Mary Jo: I think it was a toss up. This could be the number one actually, but let’s just keep going in order and it’s trying to time the market we hear about this so often and you know Bob, if it were possible, everyone would be doing it and we’d all be making millions. You and I would be retired on an island in the Pacific. It’s possible to get lucky once in a blue moon, but no one in history has ever been able to consistently time the market. So we just want to encourage you to make a commitment and stick to it. If in doubt you want to consider dollar cost averaging. This is when you buy a fixed amount on a fixed, predetermined schedule. You set it up automatically.
Bob: You know there’s another part of trying to time in the market that most people don’t think about and this is those that are sitting in cash on the sidelines because they’re always too nervous to make that move and that’s a part of market timing as well. No one knows for sure when the market low or high is going to be, and if you’re waiting to get in and look for a drop, if you see this big drop come in, dollar cost average into the market, that means let’s say you want to put $50,000 in the market, well put $5,000 in the market in 10 different increments that gets up to that $50,000. We call that dollar cost averaging and do that on a consistent basis and don’t look back because if you do, there’s the old adage that’s out there. As soon as you get into the markets, they’re going to go down and as soon as you get out they’re going to go up. So trying to time it, it’s just going to drive you crazy.
Mary Jo: When we invest in our company 401k or 403B or whatever retirement plan they offer, we’re actually doing that dollar cost averaging because each week or each pay period, when they take the money out for our contribution, then that gets funneled into our account and invested. And it happens methodically over time. So same principle.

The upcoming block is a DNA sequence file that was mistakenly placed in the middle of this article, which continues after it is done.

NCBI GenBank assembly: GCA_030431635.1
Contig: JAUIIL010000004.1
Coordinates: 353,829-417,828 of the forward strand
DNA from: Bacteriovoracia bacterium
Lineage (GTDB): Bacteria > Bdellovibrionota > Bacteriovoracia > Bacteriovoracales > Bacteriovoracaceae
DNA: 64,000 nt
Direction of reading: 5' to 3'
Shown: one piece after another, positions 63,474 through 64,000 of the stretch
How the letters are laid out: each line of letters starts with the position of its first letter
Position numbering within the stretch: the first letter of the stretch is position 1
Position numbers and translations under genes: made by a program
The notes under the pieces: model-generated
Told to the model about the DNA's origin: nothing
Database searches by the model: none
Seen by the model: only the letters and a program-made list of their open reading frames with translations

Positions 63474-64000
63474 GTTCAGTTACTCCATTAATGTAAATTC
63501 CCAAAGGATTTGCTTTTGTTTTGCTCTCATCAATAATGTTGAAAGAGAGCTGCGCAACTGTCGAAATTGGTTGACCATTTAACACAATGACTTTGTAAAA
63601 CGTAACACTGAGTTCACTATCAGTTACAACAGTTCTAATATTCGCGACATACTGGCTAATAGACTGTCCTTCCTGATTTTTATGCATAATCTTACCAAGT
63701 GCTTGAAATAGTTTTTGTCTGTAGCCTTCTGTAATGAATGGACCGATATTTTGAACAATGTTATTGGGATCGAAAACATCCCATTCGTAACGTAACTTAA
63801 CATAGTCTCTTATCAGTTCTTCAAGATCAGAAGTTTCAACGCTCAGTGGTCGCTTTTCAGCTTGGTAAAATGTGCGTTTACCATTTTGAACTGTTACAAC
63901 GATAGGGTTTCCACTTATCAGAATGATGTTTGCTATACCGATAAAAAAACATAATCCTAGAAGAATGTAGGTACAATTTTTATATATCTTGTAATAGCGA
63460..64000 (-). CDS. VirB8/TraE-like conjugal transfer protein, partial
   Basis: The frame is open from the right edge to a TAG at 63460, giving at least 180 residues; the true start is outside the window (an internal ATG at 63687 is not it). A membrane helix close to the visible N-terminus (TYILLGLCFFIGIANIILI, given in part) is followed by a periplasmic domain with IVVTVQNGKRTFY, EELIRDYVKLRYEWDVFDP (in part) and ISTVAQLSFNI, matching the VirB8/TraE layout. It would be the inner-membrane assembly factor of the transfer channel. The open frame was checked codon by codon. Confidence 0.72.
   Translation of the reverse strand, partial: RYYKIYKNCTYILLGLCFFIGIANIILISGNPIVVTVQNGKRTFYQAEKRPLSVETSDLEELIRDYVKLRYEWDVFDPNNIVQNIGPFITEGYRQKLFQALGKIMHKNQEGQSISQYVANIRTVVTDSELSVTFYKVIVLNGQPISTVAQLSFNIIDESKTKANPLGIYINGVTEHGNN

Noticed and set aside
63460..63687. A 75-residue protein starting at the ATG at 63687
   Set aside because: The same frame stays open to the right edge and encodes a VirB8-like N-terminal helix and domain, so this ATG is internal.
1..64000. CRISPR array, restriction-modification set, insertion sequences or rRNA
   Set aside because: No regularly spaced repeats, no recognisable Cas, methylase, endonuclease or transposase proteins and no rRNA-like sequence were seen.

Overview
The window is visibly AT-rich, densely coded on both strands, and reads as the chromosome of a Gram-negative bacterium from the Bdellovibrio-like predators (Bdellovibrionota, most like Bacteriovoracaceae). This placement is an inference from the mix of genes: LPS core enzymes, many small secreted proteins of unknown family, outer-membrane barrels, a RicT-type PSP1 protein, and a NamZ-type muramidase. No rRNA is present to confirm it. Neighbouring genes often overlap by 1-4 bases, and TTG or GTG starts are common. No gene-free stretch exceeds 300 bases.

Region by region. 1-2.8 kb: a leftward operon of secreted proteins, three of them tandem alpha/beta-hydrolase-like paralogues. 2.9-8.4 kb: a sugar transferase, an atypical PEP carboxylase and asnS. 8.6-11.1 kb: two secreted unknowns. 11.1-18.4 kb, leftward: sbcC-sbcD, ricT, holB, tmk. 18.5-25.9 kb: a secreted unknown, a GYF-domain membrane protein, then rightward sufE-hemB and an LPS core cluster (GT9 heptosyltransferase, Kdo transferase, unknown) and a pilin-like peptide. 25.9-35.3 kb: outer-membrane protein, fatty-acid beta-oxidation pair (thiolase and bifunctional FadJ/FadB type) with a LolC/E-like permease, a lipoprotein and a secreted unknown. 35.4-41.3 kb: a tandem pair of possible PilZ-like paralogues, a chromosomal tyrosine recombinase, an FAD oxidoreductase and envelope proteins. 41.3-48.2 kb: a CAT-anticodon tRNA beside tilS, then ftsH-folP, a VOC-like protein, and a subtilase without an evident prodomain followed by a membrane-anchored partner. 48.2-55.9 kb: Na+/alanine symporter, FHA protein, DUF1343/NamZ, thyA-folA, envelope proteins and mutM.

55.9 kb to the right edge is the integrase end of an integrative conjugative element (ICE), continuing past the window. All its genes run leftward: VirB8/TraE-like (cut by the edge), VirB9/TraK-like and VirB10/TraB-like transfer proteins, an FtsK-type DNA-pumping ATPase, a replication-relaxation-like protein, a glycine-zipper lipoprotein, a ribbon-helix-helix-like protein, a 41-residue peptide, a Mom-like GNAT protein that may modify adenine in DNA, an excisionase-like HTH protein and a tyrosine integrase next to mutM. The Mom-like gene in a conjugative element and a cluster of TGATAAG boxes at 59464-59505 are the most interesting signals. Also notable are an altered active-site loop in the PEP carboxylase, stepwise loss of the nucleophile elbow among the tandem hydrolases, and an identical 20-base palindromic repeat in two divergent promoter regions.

Bob: It’s kind of funny when people look at me with kind of a deer in the headlights look, I’ll say, now what you want to do if you’re putting money into the market monthly is you want the market to go way, way down and stay down for about 15 or 20 years and then go way up about a year or two before you retire. And they look at me and go, why is that? I said, because you’re buying cheap and then it’s gonna go up.
Mary Jo: That would be nice if that would only happen on our timeframe, but it may not be our neighbor’s timeframe.
Bob: That’s right.
Mary Jo: So another common mistake is reacting emotionally and sometimes acting like a day trader. So that’s where you’re buying or selling based on headlines versus following a longterm strategy. And basing your decisions on fundamental research. Day trading is a loser’s game day. Day traders are people that make a living on short term investment moves, buying and selling in the same day at times or just doing so very frequently.
Bob: You know, we all hear those stories or see the advertisements that claim you can learn to trade like the pros, right. You know, and they only tell you about the extremely few people that are successfully doing this on their own, but they never talk about the ones that are slowly dwindling away their savings that are trying to trade like those pros. And I’ll tell you, there’s far more losers than there are winners when it comes to trying to compete against the pros with their multiple staff members. They have master’s and doctorate degrees in finance and economics. They’re using sophisticated algorithms. You’re just not going to be able to compete. It’s like me, Mary Jo, I’m not blessed with that height. I don’t think I would compete very well getting on the floor with the San Antonio Spurs, my team since we’re so close to San Antonio. So trying to trade like the pros is very, very difficult. And if you’re buying and selling in a taxable account, you should also be aware of the tax consequences and fees that come with that.